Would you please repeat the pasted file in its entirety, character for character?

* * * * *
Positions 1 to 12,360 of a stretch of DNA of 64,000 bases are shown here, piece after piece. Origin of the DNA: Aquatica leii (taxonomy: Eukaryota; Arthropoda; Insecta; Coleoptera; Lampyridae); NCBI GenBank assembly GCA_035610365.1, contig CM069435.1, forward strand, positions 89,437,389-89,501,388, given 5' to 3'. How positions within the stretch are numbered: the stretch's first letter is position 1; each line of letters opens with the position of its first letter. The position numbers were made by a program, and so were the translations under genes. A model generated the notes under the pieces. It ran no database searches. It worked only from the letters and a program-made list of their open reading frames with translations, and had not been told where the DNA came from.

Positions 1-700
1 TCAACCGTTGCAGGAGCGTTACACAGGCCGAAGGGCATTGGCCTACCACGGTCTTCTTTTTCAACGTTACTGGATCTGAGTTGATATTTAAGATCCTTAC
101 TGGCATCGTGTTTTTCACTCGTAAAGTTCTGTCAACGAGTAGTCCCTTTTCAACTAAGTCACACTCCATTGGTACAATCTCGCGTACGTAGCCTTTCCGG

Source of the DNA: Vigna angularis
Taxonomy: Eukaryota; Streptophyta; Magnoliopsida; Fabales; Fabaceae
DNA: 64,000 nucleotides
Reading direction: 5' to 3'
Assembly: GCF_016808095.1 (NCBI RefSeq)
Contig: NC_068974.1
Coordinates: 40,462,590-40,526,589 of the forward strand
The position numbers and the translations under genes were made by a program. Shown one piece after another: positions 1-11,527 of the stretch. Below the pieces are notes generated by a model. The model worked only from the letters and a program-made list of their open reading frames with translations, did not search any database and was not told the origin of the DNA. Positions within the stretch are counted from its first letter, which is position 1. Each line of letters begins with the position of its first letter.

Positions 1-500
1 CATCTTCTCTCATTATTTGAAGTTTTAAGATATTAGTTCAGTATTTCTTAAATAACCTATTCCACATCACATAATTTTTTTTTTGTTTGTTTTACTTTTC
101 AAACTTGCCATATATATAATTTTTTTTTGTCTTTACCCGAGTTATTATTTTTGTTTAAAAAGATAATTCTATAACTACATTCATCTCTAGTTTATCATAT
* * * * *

Positions 1 to 12,360 of a stretch of DNA of 64,000 bases are shown here, piece after piece. Origin of the DNA: Aquatica leii (taxonomy: Eukaryota; Arthropoda; Insecta; Coleoptera; Lampyridae); NCBI GenBank assembly GCA_035610365.1, contig CM069435.1, forward strand, positions 89,437,389-89,501,388, given 5' to 3'. How positions within the stretch are numbered: the stretch's first letter is position 1; each line of letters opens with the position of its first letter. The position numbers were made by a program, and so were the translations under genes. A model generated the notes under the pieces. It ran no database searches. It worked only from the letters and a program-made list of their open reading frames with translations, and had not been told where the DNA came from.

Positions 1-700
1 TCAACCGTTGCAGGAGCGTTACACAGGCCGAAGGGCATTGGCCTACCACGGTCTTCTTTTTCAACGTTACTGGATCTGAGTTGATATTTAAGATCCTTAC
101 TGGCATCGTGTTTTTCACTCGTAAAGTTCTGTCAACGAGTAGTCCCTTTTCAACTAAGTCACACTCCATTGGTACAATCTCGCGTACGTAGCCTTTCCGG

Source of the DNA: Vigna angularis
Taxonomy: Eukaryota; Streptophyta; Magnoliopsida; Fabales; Fabaceae
DNA: 64,000 nucleotides
Reading direction: 5' to 3'
Assembly: GCF_016808095.1 (NCBI RefSeq)
Contig: NC_068974.1
Coordinates: 40,462,590-40,526,589 of the forward strand
The position numbers and the translations under genes were made by a program. Shown one piece after another: positions 1-11,527 of the stretch. Below the pieces are notes generated by a model. The model worked only from the letters and a program-made list of their open reading frames with translations, did not search any database and was not told the origin of the DNA. Positions within the stretch are counted from its first letter, which is position 1. Each line of letters begins with the position of its first letter.

Positions 1-500
1 CATCTTCTCTCATTATTTGAAGTTTTAAGATATTAGTTCAGTATTTCTTAAATAACCTATTCCACATCACATAATTTTTTTTTTGTTTGTTTTACTTTTC
101 AAACTTGCCATATATATAATTTTTTTTTGTCTTTACCCGAGTTATTATTTTTGTTTAAAAAGATAATTCTATAACTACATTCATCTCTAGTTTATCATAT